The LA Times reported Friday that former Dreamworks animator Young Song pleaded no contest to a felony count of cruelty to an animal after jurors saw a security camera video of Song beating a neighbor’s 16-month-old German shepherd puppy to death with a hammer. “Prosecutors said Song entered a neighbor’s yard and shot the muzzled German shepherd with a pellet gun before returning to beat the animal with a hammer and disposing of its remains.” A NY Daily News report cited a prosecution source as saying that “Song was involved in a dispute with the dog’s owner and that both parties moved from the location after the dog went missing and was presumed dead.”
According to the LA Times article, Pasadena Superior Court Judge Darrell Mavis sentenced Song to one year in jail, plus three years of probation and a ban restricting him from owning or caring for any animal for ten years. The prison term appears to be the maximum available for the charged offense under California law. California Penal Code § 597 provides that “[E]every person who maliciously and intentionally maims, mutilates, tortures, or wounds a living animal, or maliciously and intentionally kills an animal, is guilty of an offense punishable by imprisonment in the state prison, or by a fine of not more than twenty thousand dollars ($20,000), or by both the fine and imprisonment . . . .”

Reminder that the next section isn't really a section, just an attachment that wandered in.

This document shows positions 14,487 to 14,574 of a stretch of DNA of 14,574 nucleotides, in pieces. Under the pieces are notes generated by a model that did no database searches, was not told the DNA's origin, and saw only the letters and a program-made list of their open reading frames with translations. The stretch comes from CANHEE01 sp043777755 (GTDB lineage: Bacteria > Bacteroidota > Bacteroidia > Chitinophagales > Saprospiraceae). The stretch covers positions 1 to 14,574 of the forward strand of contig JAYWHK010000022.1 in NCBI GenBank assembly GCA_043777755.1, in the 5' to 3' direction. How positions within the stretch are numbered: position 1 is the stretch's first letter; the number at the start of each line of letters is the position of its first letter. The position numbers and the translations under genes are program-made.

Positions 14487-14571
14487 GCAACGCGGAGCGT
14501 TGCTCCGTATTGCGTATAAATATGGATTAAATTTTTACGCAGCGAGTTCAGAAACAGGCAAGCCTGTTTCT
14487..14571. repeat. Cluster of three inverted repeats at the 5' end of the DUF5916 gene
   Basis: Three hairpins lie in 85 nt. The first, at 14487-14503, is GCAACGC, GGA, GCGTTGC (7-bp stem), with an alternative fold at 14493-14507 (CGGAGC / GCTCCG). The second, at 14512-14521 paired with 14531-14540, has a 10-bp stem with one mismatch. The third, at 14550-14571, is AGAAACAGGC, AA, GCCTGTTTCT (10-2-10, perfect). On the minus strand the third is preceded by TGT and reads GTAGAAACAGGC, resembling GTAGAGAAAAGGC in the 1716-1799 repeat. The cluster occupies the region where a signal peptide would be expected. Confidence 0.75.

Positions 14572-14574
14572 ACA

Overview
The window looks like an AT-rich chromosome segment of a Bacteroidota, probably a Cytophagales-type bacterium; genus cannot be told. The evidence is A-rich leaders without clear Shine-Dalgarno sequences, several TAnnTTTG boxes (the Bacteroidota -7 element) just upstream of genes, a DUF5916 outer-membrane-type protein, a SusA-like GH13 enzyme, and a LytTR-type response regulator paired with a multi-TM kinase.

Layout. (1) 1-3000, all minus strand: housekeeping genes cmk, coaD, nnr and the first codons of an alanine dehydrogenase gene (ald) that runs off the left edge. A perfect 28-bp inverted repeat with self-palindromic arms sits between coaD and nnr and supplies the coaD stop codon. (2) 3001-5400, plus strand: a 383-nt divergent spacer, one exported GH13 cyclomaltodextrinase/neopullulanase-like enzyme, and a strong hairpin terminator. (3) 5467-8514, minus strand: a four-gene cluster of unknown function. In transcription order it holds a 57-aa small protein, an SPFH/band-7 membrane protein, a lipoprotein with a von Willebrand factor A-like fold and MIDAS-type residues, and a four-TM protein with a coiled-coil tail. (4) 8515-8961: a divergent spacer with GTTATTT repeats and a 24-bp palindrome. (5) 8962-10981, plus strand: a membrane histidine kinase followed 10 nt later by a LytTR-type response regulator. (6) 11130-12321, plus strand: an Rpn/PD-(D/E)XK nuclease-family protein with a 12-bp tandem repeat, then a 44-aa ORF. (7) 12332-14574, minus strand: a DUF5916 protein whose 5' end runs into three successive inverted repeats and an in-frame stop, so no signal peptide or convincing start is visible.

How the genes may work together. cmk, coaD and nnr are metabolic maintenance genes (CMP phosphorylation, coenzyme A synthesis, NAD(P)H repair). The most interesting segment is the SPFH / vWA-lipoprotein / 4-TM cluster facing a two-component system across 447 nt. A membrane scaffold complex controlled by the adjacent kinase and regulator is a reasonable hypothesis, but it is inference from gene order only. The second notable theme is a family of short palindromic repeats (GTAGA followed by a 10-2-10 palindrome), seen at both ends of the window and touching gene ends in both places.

Mental health evaluations or counseling are mandatory probation conditions. That’s important given the statistical probability of animal abuse escalating to violence against other human beings. A 1997 study by the Massachusetts Society for the Prevention of Cruelty to Animals and Northeastern University found that those who had committed a violent crime against an animal were five times more likely to commit violent crimes against people. Those statistics would seem to be borne out by the beating here being apparently rooted in a dispute between neighbors, with the dog bearing the tragic consequences.
The maximum prison term is entirely appropriate in this case, which involved two weapons, pursuit of the dog by the abuser, and deliberate concealment of the dog’s remains. But the maximum fine should also have been imposed. The Sacramento Bee reported the only information found on a fine in Song’s case, a requirement that he pay his former neighbors $75.00. Not nearly enough, even if the puppy’s life was assessed using mere market value.
If you are the guardian of a dog or other animal that has been killed or injured by someone, our Oregon animal law office may be able to help. Contact Portland animal rights attorney Dane Johnson for a free initial consultation.